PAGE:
United States: Bar To File IPR Triggered By Declaratory Judgment Action, Even If Complaint Was Dismissed Without Prejudice

In Ruiz Food Products, Inc. v. MacroPoint LLC, the Patent Trial and Appeal Board (PTAB) considered whether the time-bar provision of 35 U.S.C. § 315(a)(1) was triggered when a real party-in-interest had previously filed an action challenging the validity of patent claims, which had been dismissed without prejudice.

Petitioner Ruiz Food Products, Inc. identified FourKites, Inc. ("FourKites") as a real party-in-interest in two inter partes review (IPR) petitions and disclosed that FourKites had previously filed an action for declaratory judgment of invalidity against the patents-at-issue. Despite the previously filed declaratory judgment action, Petitioner argued that 35 U.S.C. § 315(a)(1) did not bar institution of the IPR proceedings because FourKites' declaratory judgment complaint had been dismissed without prejudice. In support of this argument, Petitioner relied on prior Federal Circuit and PTAB precedent for the proposition that dismissal without prejudice of a declaratory judgment action nullified the effect of service of that complaint and, therefore, could not act as a time bar under § 315(a)(1). See Graves v. Principi, 294 F.3d 1350, 1356 (Fed. Cir. 2002); Oracle Corp. et al. v. Click-to-Call Tech. LP, Case IPR2013-00312, slip op. at 17 (PTAB Oct. 30, 2013) (Paper 26) (precedential).

After the IPR proceedings were instituted, the Federal Circuit issued an opinion distinguishing Graves and vacating the PTAB's final written decision in Oracle Corp. Specifically, in Click-to-Call Techs., LP v. Ingenio, Inc., the Federal Circuit held that service of a complaint in a patent infringement action can trigger the time-bar provision of 35 U.S.C. § 315(b) even if the complaint was later dismissed without prejudice. 899 F.3d 1321, 1325, 1334-35 (Fed. Cir. 2018) (en banc in relevant part). In light of the Federal Circuit's decision in Click-to-Call with respect to § 315(b), Patent Owner MacroPoint LLC moved to dismiss the IPR proceedings and averred that the holding of Click-to-Call applied equally to § 315(a)(1) and, therefore, the IPR proceedings were time-barred. Petitioner, in response, argued that the Federal Circuit's decision in Click-to-Call was cabined to § 315(b) and that a dismissal without prejudice still renders an action as if it had never been filed for purposes of § 315(a)(1).

Section 315 contains two provisions addressing time bars based on civil actions. The first provision, set forth as § 315(a)(1), governs actions brought by a petitioner or a real party-in-interest. Under § 315(a)(1), the PTAB may not institute IPR proceedings if a petitioner or real party-in-interest filed a civil action challenging the validity of a patent claim before the petition's filing date. The second provision, set forth as § 315(b), governs actions brought by a patent owner. Unlike § 315(a)(1), which establishes a bar on the date that the petitioner or real party-in-interest filed an action challenging patent validity, the time bar under § 315(b) is triggered one year from the date a patent owner served a patent infringement complaint.

In determining whether the IPR proceedings were time-barred, the PTAB turned to the statutory language of 35 U.S.C. § 315. The PTAB explained that nothing in § 315(a)(1) provides any exceptions for complaints that are filed before an IPR petition but later dismissed. Moreover, as the Federal Circuit previously discerned in Click-to-Call regarding § 315(b), the PTAB concluded that Congress could have—but did not—include an exception in § 315(a)(1) for actions that were filed but later dismissed without prejudice. Just as the Federal Circuit in Click-to-Call found the language of § 315(b) to be plain and unambiguous, the PTAB held the same for § 315(a)(1). According to the PTAB, the plain and unambiguous text set forth in § 315(a)(1) did not include any exception regarding dismissals.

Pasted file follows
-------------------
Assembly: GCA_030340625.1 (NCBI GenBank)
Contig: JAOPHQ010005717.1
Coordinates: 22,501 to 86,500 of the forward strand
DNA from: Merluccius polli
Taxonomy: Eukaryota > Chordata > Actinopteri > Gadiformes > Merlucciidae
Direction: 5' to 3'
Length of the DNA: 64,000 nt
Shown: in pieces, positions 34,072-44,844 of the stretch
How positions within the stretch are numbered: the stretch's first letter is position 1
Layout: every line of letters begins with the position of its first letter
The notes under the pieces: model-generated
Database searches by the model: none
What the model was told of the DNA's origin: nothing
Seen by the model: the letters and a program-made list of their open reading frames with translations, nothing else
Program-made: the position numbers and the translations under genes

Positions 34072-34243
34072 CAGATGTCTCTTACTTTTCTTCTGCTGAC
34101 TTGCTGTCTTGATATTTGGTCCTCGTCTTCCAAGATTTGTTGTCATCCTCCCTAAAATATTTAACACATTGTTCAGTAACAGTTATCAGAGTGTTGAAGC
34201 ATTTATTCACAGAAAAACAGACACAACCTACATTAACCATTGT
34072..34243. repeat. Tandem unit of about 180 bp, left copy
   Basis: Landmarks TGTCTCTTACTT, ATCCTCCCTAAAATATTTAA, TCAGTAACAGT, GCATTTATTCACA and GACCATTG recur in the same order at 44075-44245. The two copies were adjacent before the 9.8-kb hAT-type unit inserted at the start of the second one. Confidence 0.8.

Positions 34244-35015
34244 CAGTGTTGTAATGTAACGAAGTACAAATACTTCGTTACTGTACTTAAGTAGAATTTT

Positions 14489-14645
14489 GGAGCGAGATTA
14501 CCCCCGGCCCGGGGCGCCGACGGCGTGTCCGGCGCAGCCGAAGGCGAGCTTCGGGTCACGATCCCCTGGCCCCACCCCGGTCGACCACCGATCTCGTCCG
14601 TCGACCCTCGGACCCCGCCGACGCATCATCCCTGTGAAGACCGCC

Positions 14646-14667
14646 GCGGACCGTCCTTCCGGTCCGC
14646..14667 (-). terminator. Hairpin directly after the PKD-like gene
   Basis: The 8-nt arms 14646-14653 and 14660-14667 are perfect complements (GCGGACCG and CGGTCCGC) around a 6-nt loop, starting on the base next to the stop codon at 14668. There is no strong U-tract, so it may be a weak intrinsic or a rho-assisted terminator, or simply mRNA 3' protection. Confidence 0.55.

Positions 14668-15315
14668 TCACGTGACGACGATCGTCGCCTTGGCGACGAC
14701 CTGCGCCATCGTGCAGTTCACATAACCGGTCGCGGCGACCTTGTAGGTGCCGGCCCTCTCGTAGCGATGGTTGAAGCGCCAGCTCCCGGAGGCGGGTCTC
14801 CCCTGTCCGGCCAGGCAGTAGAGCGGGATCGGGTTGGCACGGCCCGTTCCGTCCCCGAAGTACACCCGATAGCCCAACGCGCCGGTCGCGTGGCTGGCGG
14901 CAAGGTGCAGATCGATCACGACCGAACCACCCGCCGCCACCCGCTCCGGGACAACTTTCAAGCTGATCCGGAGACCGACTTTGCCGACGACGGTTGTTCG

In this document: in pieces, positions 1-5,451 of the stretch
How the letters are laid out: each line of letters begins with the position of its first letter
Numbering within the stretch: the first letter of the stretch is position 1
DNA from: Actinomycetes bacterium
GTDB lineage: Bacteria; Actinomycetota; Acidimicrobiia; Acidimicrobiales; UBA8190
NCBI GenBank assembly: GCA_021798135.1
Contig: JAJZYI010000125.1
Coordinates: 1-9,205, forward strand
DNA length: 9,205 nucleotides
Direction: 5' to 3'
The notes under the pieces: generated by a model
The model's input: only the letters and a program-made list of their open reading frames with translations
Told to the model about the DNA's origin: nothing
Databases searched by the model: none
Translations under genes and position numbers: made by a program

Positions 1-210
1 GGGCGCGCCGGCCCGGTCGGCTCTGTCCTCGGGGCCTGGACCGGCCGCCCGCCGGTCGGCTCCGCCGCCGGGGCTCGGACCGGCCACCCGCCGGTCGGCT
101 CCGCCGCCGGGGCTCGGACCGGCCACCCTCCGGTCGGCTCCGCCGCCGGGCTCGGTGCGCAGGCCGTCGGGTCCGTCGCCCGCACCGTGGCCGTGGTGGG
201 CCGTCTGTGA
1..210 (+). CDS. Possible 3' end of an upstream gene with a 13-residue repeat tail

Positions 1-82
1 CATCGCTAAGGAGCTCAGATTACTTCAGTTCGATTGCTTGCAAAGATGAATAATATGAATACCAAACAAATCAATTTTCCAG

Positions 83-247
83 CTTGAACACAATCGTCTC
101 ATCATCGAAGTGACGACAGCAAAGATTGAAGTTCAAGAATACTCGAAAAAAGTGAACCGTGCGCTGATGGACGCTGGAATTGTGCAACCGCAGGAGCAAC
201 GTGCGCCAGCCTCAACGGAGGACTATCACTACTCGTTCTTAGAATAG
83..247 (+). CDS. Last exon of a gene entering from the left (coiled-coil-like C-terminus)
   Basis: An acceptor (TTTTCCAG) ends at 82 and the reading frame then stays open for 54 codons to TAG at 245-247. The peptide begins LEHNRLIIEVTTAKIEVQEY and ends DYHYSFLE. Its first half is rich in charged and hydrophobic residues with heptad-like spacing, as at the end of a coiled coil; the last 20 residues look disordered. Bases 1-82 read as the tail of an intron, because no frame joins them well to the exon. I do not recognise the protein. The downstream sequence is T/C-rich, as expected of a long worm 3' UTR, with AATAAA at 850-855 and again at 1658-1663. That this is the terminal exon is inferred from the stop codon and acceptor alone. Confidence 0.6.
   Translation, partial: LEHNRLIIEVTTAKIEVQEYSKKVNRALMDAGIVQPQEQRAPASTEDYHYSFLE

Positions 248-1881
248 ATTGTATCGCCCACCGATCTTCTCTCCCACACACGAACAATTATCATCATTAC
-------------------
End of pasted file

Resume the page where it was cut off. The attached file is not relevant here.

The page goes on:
Next, the PTAB considered Petitioner's argument that § 315(a)(1) is inapplicable to the present circumstances because of background legal principles concerning dismissals. The background legal principle on which Petitioner relied was the same as that considered in Click-to-Calli.e., that a dismissal without prejudice leaves the parties in the same legal position as if the complaint was never filed. In Click-to-Call, however, the Federal Circuit found such principle to be "anything but unequivocal." Relying on the Federal Circuit's reasoning, the PTAB rejected Petitioner's argument and concluded that Petitioner's proffered background legal principle cannot justify applying a dismissal exception to the plain, unambiguous statutory language of § 315(a)(1).

The PTAB then considered and rejected Petitioner's three alternative arguments for why FourKites' complaint should not trigger the time bar of § 315(a)(1). First, the PTAB dismissed Petitioner's argument that FourKites' complaint did not implicate § 315(a)(1) because it was a counterclaim, not a complaint. While § 315(a)(3) provides that a counterclaim of invalidity does not constitute a "civil action" to trigger the time bar of § 315(a)(1), the PTAB explained that there was no ambiguity in the statutory language that could justify interpreting "counterclaim" from § 315(a)(3) to include FourKites' declaratory judgment action. Second, despite Petitioner's attempts to argue otherwise, the PTAB held that Patent Owner did not waive any objection to institution under § 315(a)(1) by failing to object prior to institution of the IPR proceedings because this is a jurisdictional issue that cannot be waived. Third, the PTAB considered Petitioner's argument that FourKites' complaint should not constitute a "civil action" because the complaint was dismissed for lack of subject matter jurisdiction. Without addressing how this issue may be decided after Click-to-Call, the PTAB found Petitioner's argument unavailing because the district court did not actually dismiss FourKites' complaint for lack of subject matter jurisdiction.